As Coronavirus Continues, State Lawmakers Debate How to Meet Safely

New Hampshire Gov. Chris Sununu, at podium, swears in lawmakers during an outdoor session, Wednesday, Dec. 2, 2020, at the University of New Hampshire in Durham, N.H.

New Hampshire Gov. Chris Sununu, at podium, swears in lawmakers during an outdoor session, Wednesday, Dec. 2, 2020, at the University of New Hampshire in Durham, N.H. Associated Press


Connecting state and local government leaders

Some state legislative bodies have convened outside, while others anticipate hybrid sessions of in-person and virtual hearings and votes. And at least some states will only be holding typical sessions, with adjustments.

Lawmakers in most states have yet to settle on the details of how to safely hold in-person legislative sessions during the coronavirus pandemic. But, for now, the majority seem committed to coming into sessions.

“Everyone is aware of Covid-19, and at this point, everyone knows family or friends or somebody who has had it or been impacted,” Idaho Rep. Scott Bedke, speaker of the state’s House of Representatives, said in a TV interview last month. “So I think everybody will take that into consideration. But it doesn’t diminish the fact we have a duty we must carry out.”

Across the country, lawmakers seem to agree. As of this week, just one legislature—the Illinois General Assembly—had opted to postpone, according to the National Conference of State Legislatures. That session, scheduled specifically to consider vetoes, was originally slated for Nov. 17-19 and Dec. 1-3, but was scrapped last month by lawmakers after coronavirus cases surged in the state.

“It is not safe or responsible to have a legislative session under these circumstances,” Senate President Don Harmon said at the time.

Many legislatures remain adjourned, though some have begun testing the waters of in-person meetings in the weeks since the general election. For example, last week in Maine, legislators took their oath of office at the Augusta Convention Center, seated apart at long tables. They later adopted an order allowing committees to meet and vote virtually, signaling that at least some of the upcoming session would take place electronically.

That same day in New Hampshire, newly elected lawmakers met for the first time outside in 40-degree weather, seated on socially distanced folding chairs atop green astroturf on a university athletic field.

The meeting, known as Organization Day, is when lawmakers meet to elect their leaders, the secretary of state and the state treasurer. It’s held on the first Wednesday of December in each election year, as required by the state’s constitution. 

Despite the safety precautions and the long-held tradition, 130 representatives—most of them Democrats, whose party lost control of both legislative chambers after November’s election—skipped the ceremony over concerns about the virus, saying the in-person meeting was irresponsible against the backdrop of the surging pandemic. 

At that meeting, Republicans changed House rules, eliminating mandatory sexual harassment training without sending the motion through a rules committee, the Associated Press reported. Democrats condemned the move, with Rep. Tim Smith saying Organization Day "has never been used as a vehicle for substantive rule changes.”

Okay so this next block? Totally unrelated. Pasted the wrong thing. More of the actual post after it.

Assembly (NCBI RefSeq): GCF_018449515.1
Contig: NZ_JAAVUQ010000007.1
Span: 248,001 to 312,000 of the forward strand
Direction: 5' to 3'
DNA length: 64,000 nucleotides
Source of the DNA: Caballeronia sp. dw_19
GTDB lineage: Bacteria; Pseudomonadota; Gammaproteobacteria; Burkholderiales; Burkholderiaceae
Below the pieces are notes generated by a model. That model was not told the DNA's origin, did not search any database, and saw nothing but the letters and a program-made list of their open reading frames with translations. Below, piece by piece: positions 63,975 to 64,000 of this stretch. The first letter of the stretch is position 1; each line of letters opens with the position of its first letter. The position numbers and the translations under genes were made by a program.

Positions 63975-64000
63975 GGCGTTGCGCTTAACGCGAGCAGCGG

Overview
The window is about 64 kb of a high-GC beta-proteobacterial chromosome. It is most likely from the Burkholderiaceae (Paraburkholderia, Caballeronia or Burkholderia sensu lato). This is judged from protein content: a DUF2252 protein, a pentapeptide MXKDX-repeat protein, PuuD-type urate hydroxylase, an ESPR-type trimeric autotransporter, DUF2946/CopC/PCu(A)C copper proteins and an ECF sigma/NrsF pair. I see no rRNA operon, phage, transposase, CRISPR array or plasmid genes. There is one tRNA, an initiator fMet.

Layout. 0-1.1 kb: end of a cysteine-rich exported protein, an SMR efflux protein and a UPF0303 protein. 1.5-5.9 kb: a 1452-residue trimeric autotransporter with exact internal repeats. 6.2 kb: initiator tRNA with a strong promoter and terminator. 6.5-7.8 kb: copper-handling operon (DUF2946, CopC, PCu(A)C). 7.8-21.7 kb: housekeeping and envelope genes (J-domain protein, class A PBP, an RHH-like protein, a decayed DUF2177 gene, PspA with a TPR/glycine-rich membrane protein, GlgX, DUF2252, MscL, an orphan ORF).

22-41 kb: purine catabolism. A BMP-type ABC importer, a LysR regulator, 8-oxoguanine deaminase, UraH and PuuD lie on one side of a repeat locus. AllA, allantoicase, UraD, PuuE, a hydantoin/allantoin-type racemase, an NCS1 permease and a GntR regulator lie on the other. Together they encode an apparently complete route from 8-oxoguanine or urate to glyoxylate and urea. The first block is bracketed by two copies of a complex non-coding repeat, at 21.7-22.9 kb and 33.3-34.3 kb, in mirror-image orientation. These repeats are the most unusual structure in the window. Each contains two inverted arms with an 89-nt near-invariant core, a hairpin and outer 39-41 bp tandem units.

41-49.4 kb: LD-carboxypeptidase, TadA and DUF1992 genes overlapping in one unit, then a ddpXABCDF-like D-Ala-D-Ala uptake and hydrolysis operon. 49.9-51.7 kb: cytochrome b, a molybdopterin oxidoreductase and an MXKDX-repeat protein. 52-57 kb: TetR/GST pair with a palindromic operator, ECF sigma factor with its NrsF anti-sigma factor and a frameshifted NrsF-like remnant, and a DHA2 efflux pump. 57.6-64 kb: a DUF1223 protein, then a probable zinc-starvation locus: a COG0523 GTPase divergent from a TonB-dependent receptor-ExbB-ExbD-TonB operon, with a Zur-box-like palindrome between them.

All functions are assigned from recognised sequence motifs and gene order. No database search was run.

On Thursday, the difficult decisions lawmakers across the country have to make about Covid-19 came into sharp relief in New Hampshire with the announcement that Richard "Dick" Hinch, the newly elected House Speaker, died this week of Covid-19. “Speaker Hinch was a fierce defender of the New Hampshire Advantage, a close friend, and a respected public servant,” Gov. Chris Sununu said in a statement.

In other states, lawmakers remained in the planning stages. Legislators in Oklahoma had yet to arrive at specifics, while the Texas Legislature is considering mandating coronavirus testing for people who wish to testify at committee hearings.

In Oregon, Gov. Kate Brown was considering the enactment of a never-used provision in the state constitution that would allow her to call a “catastrophic” session, giving lawmakers the option to meet and vote remotely rather than setting foot in the capitol. In Washington, House Democrats were asked to limit their legislative priorities to seven bills each, and only those that are “urgently needed.” 

“We recognize that each member has individual authority and responsibility for developing their legislative agenda, but we will need to hold each other accountable to these limits in order to focus our work on the critical needs of our state and to avoid untenable workloads for our legislative staff,” said the legislative guidance, sent to members of the House Democratic Caucus.

Other states had made more sweeping concrete decisions. Virginia’s House of Delegates will meet virtually in 2021, while the Wyoming State Legislature ruled out that possibility entirely.

And at least two legislatures shut down temporarily. In Arizona, lawmakers were forced to cancel meetings for a week after a handful of Republican legislators met—maskless—with Rudy Giuliani, President Donald Trump’s personal lawyer, who later tested positive for coronavirus. The legislature is expected to reopen on Monday.

Giuliani had also met with Republicans in Michigan, prompting the state’s House of Representatives to cancel three days of hearings this week. The state Occupational Health and Safety Administration is now investigating the legislative body for Covid-19 violations following an employee complaint, the Detroit Free Press reported.

Kate Elizabeth Queram is a staff correspondent for Route Fifty and is based in Washington, D.C.

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